- Trade Name: Aclyn, Himiran, Coathylene, Surlyn, Escor.
Polybutylene (PB); 1964.
    - Thermoplastic polymer.
- PB can be used to make tubes, sheets, and profile extrusions by extrusion blow molding and/or injection molding.
- It has high flexibility (even at low temperatures), a low embrittlement temperature, high toughness, high abrasion resistance, high resistance to chemical attack, and resistance to hot water and stress cracking. It has poor handling properties in the forms of semi-finished goods and moldings after processing because of the start of crystal rearrangement.
- Trade Name: Shell, Mitsui.
Polyphenylene Oxide (PPO); 1965.
    - Thermoplastic polycondensate.
- PPO is processable by conventional extrusion and injection molding equipment.
- Although it resists many chemicals, it is easily attacked by some hydrocarbons. It has excellent dimensional stability, low moisture absorption, and high mechanical and dielectric strength.
- Trade Name: Ashley.
Polysulfone (PSU); 1965.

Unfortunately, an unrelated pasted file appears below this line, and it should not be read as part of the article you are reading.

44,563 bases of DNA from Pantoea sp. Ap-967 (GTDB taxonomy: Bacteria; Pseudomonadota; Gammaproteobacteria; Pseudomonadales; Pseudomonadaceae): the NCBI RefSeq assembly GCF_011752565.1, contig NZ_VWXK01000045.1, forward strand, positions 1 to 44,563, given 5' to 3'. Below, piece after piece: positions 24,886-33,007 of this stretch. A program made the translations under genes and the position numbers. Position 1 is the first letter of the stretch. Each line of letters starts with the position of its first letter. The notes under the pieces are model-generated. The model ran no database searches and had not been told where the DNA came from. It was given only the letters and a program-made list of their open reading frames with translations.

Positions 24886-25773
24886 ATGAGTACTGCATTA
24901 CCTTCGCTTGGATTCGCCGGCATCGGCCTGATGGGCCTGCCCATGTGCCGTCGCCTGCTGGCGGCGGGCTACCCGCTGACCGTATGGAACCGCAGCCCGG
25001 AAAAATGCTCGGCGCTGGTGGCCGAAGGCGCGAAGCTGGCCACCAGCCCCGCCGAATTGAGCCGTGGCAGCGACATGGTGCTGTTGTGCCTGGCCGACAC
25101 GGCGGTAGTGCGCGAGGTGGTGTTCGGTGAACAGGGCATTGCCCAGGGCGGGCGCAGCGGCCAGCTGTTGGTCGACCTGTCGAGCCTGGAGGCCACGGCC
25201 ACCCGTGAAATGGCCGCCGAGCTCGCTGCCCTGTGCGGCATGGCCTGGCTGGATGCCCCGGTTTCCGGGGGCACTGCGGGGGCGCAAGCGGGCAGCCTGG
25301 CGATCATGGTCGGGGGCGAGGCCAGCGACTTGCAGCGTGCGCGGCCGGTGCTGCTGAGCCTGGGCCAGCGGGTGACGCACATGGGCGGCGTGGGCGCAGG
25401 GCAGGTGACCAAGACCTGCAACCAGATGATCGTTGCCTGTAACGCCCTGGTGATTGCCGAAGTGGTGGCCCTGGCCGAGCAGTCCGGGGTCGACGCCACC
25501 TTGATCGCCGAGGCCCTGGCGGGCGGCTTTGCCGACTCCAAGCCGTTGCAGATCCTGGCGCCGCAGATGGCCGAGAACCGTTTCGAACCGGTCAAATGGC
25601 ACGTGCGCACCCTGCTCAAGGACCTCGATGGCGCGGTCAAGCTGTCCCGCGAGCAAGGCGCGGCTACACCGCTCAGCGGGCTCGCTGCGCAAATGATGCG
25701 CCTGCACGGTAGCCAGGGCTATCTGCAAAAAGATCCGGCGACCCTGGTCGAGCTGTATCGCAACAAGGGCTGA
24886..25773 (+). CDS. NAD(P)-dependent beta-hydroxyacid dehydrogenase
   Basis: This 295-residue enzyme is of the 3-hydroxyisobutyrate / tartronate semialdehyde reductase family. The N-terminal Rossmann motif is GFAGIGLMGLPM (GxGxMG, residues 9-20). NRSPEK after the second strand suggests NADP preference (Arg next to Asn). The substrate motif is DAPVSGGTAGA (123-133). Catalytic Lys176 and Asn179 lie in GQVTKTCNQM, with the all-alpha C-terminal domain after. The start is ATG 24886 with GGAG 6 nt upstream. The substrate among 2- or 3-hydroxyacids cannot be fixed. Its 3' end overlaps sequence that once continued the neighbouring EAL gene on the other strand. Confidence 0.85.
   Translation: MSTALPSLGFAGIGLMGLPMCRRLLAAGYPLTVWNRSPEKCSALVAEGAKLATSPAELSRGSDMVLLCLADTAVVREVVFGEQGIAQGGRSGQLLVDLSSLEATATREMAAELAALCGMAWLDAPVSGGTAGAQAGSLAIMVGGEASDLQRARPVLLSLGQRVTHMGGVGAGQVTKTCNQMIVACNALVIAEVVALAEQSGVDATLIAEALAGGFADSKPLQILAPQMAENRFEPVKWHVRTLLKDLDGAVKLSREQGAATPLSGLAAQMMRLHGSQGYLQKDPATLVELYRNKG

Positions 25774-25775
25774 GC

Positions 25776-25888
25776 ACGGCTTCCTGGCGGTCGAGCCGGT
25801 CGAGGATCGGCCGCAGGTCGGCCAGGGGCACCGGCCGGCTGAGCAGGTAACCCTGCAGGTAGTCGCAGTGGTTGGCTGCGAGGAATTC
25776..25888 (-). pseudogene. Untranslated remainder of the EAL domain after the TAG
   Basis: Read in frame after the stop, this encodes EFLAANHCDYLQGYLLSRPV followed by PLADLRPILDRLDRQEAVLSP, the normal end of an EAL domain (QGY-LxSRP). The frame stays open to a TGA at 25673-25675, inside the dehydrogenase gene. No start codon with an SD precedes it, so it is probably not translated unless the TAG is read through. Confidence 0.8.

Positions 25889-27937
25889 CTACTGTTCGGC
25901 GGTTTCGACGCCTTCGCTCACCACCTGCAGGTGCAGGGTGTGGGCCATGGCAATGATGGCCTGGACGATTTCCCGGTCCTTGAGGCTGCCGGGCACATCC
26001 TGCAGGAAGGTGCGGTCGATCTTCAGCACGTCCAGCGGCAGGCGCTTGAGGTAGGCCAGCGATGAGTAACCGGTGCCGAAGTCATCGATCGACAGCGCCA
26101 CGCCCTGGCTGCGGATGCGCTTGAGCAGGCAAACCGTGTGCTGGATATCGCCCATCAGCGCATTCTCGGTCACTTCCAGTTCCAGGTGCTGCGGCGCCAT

- Thermoplastic polycondensate.
- It is commonly used in electric connectors.
- It is an expensive material. It is electroplatable and has high strength, good toughness, good dielectric strength, and dimensional stability.
- Trade Name: Ultrason.
Polyphenylene Sulfide (PPS); 1973.
    - Thermoplastic polycondensate.
- PPS can be used to make high performance electrical connectors and other high stress parts.
- It has high temperature resistance (230 ºC continuous), low temperature endurance, good chemical resistance, and flame retardance.
- Trade Name: Ryton.
Liquid Crystal Polymer (LCP); 1980.
    - Thermoplastic.
- LCP is commonly used in high-performance engineering applications such as electrical connectors and machine parts. It can be used in surgical devices, and some LCP's meet the standards of USP Class VI.
- Although expensive, LCP has excellent strength and good high temperature properties. It can be used in thin wall (as thin as 0.2 mm) applications. LCP parts can withstand vapor phase reflow and autoclaving temperatures of 135 ºC. It has high chemical resistance and is flame retardant. It has very low coefficient of thermal expansion and high tensile modulus (from 10 to 24 GPa).
- Trade Name: Vectra, Xydar.